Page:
TV History In the Making


At the risk of alienating the entire television industry — or sounding like an unpatriotic, myopic wimp — I have thrown in the towel and have pretty much turned a deaf ear to watching televised reporting of the war.

I've turned to newspapers instead. But try as hard as I might, I cannot seem to get away from the very topic of how the U.S. media outlets, including the cable news networks, are covering, or not covering, the action in Iraq.

There must have been two dozen articles alone on the subject last week, and it's not surprising when you stop and think that history of a different sort — in which the media is the story — is being made for the very first time.

Like it or not, because of the Pentagon's decision to "embed" reporters to join our armed troops in the thick of the war front, the media coverage itself is now a part of the war.

There have been demonstrations from anti-war protesters targeting media companies who have said our reporters are "in bed with the Pentagon," or acting as "stenographers for the Pentagon."

The rhetoric about the war coverage continues unabated. As one anti-war, anti-media demonstrator told Multichannel News, "Mainstream media can't be trusted. How can [NBC, MSNBC and CNBC] be unbiased when their parent company, General Electric, is in the business of selling military hardware?"

Criticism of U.S. reporting on the war doesn't stop there. Last week there were countless articles slamming coverage from stateside media outlets, contrasted with more critical coverage by international media outlets around the world.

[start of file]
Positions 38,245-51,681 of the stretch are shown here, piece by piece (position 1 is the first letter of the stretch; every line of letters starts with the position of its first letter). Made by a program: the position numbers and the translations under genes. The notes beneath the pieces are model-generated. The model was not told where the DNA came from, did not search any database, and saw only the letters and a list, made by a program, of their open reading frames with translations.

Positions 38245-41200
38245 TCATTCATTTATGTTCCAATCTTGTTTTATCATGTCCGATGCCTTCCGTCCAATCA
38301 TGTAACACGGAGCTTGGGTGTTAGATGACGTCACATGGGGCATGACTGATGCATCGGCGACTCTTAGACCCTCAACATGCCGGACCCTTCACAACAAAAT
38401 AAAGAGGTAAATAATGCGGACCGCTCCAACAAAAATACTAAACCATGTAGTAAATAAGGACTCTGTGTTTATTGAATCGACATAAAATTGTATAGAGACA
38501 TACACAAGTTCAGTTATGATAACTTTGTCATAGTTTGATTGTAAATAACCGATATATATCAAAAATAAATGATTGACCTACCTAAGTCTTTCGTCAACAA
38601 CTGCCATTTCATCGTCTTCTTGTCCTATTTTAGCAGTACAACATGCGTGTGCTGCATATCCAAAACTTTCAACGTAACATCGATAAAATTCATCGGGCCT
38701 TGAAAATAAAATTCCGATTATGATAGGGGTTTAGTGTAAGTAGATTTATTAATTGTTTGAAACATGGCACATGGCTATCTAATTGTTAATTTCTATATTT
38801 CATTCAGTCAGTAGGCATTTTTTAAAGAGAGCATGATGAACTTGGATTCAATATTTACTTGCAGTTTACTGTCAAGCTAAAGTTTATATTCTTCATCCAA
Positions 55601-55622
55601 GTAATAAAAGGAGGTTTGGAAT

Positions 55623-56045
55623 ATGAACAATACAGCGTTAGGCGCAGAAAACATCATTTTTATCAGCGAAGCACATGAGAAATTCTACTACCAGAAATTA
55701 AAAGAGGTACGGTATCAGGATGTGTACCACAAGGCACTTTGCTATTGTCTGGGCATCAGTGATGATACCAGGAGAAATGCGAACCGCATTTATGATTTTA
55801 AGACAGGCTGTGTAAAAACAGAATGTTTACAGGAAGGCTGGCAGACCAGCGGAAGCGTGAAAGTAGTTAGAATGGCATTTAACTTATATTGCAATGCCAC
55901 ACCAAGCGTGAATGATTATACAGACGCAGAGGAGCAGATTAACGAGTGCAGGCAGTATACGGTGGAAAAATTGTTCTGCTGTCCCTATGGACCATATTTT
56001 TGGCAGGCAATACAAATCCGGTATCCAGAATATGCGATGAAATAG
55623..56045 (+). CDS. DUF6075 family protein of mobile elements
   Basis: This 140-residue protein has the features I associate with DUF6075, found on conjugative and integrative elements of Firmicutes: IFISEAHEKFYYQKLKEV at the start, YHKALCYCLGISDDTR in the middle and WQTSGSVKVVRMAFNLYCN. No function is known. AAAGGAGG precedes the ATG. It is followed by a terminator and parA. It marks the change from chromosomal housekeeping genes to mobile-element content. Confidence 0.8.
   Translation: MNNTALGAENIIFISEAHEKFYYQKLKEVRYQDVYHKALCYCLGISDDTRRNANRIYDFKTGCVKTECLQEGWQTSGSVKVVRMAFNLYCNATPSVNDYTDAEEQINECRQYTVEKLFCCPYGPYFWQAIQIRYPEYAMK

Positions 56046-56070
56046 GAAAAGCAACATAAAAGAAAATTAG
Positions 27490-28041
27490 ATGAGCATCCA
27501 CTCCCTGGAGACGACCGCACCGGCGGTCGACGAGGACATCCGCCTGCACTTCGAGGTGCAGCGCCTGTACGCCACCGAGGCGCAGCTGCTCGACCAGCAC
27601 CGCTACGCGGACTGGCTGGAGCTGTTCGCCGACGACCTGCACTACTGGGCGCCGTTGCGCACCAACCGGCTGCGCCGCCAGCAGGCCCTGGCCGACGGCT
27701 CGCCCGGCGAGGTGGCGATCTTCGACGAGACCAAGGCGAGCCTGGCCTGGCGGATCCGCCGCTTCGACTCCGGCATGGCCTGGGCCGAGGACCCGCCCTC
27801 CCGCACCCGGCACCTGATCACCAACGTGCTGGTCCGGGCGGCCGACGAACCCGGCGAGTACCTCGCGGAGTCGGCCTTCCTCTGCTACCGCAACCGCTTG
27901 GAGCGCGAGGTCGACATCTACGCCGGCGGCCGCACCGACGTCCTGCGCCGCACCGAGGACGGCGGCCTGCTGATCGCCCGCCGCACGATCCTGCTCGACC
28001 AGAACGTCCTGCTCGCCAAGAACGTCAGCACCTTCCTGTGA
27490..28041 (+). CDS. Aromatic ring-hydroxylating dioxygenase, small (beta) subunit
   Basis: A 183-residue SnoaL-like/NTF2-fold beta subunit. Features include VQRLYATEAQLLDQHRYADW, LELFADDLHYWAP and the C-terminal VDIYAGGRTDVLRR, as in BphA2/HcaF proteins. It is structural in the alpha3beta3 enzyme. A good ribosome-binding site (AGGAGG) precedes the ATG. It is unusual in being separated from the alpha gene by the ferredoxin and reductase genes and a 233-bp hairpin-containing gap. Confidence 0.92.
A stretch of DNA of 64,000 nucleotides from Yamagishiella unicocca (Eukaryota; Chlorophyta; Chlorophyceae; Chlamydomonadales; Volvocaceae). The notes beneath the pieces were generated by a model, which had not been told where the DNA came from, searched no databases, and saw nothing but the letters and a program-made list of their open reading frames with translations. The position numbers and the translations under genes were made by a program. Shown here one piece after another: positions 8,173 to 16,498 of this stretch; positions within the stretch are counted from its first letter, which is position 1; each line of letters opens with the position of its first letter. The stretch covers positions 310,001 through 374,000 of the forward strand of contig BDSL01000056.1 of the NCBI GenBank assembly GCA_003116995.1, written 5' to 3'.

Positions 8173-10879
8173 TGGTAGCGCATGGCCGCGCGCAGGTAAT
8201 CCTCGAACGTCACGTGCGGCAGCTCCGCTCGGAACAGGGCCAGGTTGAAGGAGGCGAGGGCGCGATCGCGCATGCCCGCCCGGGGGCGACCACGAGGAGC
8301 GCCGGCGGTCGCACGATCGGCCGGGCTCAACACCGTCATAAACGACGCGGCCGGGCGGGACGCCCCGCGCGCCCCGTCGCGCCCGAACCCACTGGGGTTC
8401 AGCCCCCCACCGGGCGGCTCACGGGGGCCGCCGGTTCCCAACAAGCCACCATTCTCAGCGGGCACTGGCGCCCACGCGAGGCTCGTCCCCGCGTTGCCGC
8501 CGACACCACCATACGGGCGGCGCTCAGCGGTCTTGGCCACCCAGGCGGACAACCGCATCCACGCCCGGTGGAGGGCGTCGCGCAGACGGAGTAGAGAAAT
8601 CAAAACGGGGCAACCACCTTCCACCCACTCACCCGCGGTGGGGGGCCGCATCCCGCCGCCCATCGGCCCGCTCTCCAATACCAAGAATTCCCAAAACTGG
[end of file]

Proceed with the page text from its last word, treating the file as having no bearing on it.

Not surprisingly, I'm not the only person who is giving Cable News Network, Fox News Channel and MSNBC a rest and turning to Home & Garden Television or an episode of The Golden Girls
to give my psyche a reprieve.

Other media executives have confided that they too have turned to comfort television, like reruns of The Cosby Show, when in need of a little mashed potatoes for the soul.

It is dizzying and confusing to watch the wall-to-wall coverage of a televised live war, or to even attempt to understand what is happening when watching real-time bombings in the towns surrounding Baghdad.

Frankly, when I have TV war coverage on at work, half the time I can't tell if I'm looking at something that is happening now, or at events from the day before. Mostly, I'm distracted from trying to read the crawl running at the bottom, which the cable networks seem to just love.

This is not a slam on the cable news networks that are providing this coverage. They are doing their jobs and that job, for now, is to chronicle a war. Someday, and I don't know when, someone — most likely a historian and not TV anchor — will weave it all together and bring context to events that are still unfolding and make absolutely no sense at the moment.

Perspective takes time to jell. That's the reason it takes decades or centuries to write a history book. And those books get rewritten with the passage of even more time. Believe it or not, there are historians who still debate and publish books on the fall of Rome.

So I am not among the critics who say they are not getting the analysis they want from today's breed of cable television reporters and anchors. How could they possibly do it so early in the war?